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Evaluation of inner ear histology and auditory brainstem response in Wriggle Mouse Sagami



Evaluation of inner ear histology and auditory brainstem response in Wriggle Mouse Sagami



Acta Oto-Laryngologica 119(7): 767-772



Wriggle Mouse Sagami (WMS) is a spontaneous mutant strain with neuroepithelial defects. These animals are characterized by abnormal movements linked to an autosomal recessive gene. To determine the association between inner ear histology and hearing ability, we assayed these characteristics in mice homozygous and heterozygous for the mutation, as well as in wild-type animals. In homozygotes, the cochlea and saccule degenerated 3 months after birth. Beginning at 3 months of age, and progressing in an age-dependent manner, the organ of Corti disappeared and the number of spiral ganglion cells decreased, starting at the basal turn and moving toward the apical turn. The sensory epithelium became atrophic in the saccule. Three-month-old heterozygotes demonstrated degeneration in the cochlea, not in the saccule. No obvious auditory brainstem evoked response (ABR) was observed at any frequency in homozygotes aged 1 month and older. In contrast, the heterozygotes retained some hearing acuity until the age of 1 month, after which they became deaf. These findings suggest that WMS mice may provide a good model that will be useful in identifying deafness genes in humans.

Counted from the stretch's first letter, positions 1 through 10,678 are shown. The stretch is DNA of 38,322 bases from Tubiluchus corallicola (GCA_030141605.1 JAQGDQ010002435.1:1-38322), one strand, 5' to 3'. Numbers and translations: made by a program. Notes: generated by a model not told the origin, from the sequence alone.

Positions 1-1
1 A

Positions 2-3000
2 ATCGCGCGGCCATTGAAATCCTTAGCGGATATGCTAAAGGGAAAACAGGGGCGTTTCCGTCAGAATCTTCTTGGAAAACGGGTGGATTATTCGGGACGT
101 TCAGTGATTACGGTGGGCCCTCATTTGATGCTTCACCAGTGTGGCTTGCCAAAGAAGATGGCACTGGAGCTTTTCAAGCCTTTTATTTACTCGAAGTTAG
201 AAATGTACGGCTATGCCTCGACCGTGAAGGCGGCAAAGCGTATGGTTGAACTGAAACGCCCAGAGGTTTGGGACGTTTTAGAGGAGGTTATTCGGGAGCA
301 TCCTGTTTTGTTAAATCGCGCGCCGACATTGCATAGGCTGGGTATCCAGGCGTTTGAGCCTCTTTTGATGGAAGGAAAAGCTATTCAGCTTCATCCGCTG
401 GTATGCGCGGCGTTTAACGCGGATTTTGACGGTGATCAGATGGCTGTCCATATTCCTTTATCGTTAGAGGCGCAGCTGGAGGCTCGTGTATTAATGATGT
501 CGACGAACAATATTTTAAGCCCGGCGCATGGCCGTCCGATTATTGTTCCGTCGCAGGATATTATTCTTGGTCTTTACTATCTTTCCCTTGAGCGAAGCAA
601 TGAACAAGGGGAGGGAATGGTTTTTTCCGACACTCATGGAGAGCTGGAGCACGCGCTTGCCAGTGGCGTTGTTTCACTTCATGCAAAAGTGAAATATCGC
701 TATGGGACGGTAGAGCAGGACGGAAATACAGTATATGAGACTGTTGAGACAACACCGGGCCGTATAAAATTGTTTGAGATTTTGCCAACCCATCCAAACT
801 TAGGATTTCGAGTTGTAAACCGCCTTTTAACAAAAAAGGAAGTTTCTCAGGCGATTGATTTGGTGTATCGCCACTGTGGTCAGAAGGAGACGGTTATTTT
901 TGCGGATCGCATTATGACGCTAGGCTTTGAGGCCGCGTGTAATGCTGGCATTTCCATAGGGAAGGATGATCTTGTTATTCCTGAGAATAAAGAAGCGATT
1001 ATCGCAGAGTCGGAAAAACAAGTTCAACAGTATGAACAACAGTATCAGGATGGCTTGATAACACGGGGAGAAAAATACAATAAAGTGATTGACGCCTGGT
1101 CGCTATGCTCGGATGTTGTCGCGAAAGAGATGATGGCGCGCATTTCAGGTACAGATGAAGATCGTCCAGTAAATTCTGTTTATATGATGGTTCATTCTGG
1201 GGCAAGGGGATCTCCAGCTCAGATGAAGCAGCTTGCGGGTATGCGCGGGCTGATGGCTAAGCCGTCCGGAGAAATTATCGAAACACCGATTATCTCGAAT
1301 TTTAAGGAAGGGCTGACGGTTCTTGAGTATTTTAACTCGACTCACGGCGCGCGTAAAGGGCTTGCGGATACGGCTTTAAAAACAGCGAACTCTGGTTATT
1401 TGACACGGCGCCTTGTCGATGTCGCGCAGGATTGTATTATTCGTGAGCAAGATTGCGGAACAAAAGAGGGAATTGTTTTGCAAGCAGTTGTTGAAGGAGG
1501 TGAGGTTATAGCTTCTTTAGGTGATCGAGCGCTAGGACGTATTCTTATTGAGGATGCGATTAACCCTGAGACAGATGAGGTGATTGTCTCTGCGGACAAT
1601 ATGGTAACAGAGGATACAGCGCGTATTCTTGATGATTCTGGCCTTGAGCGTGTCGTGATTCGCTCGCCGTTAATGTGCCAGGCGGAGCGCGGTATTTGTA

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Accession: 046010638

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PMID: 10687933


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